5G and Beyond

Eurobites: Could BT Sell Its Mobile Masts to Fund FTTP?

Also in today's EMEA regional roundup: EE goes with Ericsson for subscriber analytics; du catches 5G fever; EU measures digital progress; Sky opens innovation center for research into virtual reality and more.

  • BT Group plc (NYSE: BT; London: BTA) is considering the sale of its mobile masts to help fund its fixed broadband investments, according to a report in the Telegraph. The sale of about 7,000 masts, which BT inherited when it acquired mobile operator EE, could raise up to £1.5 billion (US$2 billion), according to the report. BT plans to build fiber to 3 million premises by 2020 and deploy Gfast technology to boost broadband speeds to another 10 million homes and businesses as part of its updated strategy, which also features preparation for a 5G launch, job cuts and corporate restructuring:

  • In other developments at BT's mobile operation, EE has chosen Ericsson AB (Nasdaq: ERIC) to help improve the customer experience. EE will use a system based on Ericsson Expert Analytics (EEA), a system that gleans subscriber "behavior insights" from various network elements and probes. The system will support EE's 2G, 3G, 4G, VoLTE and VoWiFi services.

  • And still with BT... The company's quasi-autonomous network access division, Openreach , is investing £400,000 (US$536,000) in a fiber training school in Livingston, Scotland. Around 1,700 trainees are expected to pass through the doors of the school during the 2018/19 period, with around 40 of them being hired to work directly on the rollout of fiber-to-the-premises (FTTP) in Edinburgh.

  • Emirates Integrated Telecommunications Co. (du) has climbed aboard the Middle East's next-generation tech ballyhoo bandwagon and says it will roll out a 5G network in UAE by the end of 2018, in readiness for the deployment of 3GPP-compliant 5G terminals in 2019. The operator recently demonstrated what it claims was the "first 5G site," at its headquarters in Dubai Media City, achieving download speeds of 1.5 Gbit/s. Like many others, du believes the advent of 5G will allow it to make hay in a range of still-developing areas, such as augmented reality, artificial intelligence and the Internet of Things. The operator is just one of several in the Middle East to have boasted of its 5G developments in recent days. (See Middle East Operators Battle for 5G Bragging Rights.)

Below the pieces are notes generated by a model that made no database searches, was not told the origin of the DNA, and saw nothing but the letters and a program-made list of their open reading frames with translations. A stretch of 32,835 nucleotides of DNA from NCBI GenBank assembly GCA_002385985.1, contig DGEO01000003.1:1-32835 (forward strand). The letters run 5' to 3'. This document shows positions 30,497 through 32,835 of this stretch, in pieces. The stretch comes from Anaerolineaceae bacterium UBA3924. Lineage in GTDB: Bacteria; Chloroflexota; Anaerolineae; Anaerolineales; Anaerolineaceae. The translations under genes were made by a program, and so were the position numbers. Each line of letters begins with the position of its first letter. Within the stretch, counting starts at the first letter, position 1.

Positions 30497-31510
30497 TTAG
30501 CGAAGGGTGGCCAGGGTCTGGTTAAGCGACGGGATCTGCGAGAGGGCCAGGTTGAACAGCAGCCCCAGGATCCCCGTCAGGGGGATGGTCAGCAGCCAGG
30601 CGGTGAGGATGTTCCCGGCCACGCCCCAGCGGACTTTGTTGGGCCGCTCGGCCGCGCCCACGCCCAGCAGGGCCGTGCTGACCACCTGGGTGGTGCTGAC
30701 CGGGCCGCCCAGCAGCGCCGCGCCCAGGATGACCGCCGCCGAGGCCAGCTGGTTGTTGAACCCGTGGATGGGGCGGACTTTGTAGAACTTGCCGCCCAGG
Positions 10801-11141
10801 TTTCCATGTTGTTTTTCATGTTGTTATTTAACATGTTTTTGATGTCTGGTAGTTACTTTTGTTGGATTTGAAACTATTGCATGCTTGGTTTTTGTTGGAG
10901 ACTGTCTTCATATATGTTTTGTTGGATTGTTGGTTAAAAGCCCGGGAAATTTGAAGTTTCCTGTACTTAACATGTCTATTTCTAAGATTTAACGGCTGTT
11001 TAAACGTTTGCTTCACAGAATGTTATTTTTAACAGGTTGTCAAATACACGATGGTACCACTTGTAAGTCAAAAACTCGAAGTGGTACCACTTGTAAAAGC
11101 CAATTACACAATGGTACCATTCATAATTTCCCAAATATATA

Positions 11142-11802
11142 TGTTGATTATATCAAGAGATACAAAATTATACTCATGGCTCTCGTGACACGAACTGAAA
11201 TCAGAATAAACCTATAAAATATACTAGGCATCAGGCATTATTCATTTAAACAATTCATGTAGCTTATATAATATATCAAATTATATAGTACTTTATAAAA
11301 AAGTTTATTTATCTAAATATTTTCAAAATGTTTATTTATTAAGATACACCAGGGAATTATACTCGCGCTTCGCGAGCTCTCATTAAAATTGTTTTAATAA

• The European Commission has published its 2018 Digital Economy and Society Index (DESI), a tool which sets out to monitor the performance of EU member states in terms of connectivity, online skills development and the digitization of businesses and digital public services. Denmark, Sweden, Finland and the Netherlands scored the highest ratings, while Romania, Greece and -- surprisingly perhaps -- Italy bring up the rear. The index found that connectivity of at least 100 Mbit/s is now available to 58% of EU households, though only 15% of homes are actually using "ultrafast" broadband. Alarmingly, considering the increasingly online way the world is heading, 43% of Europeans still do not have "basic digital skills."

  • Sky , the UK-based pay-TV giant, has announced plans to build an innovation center at its Osterley campus near London. The facility will house a team of engineers and software developers focused on developing the company's broadcast and streaming platforms, including more research into content innovations such as virtual reality. The 70,000 sq ft center will be Sky's third such technology hub -- similar set-ups in Leeds and Milan are already up and running.

  • Apple Inc. (Nasdaq: AAPL) has paid the first tranche of the €13 billion ($15.8 billion) of what the European Commission deemed are monies owed to the Irish government due to the tech giant's unfairly favorable tax treatment. As Reuters reports, Apple last week transferred €1.5 billion in an escrow set up by the Irish government specifically for the missing millions. Both Apple and the Irish government maintain that there was nothing unlawful about how Cupertino's finest was treated in tax terms. (See Eurobites: EC to Charge Apple With Illegal Tax Deals in Ireland.)

    — Paul Rainford, Assistant Editor, Europe, Light Reading

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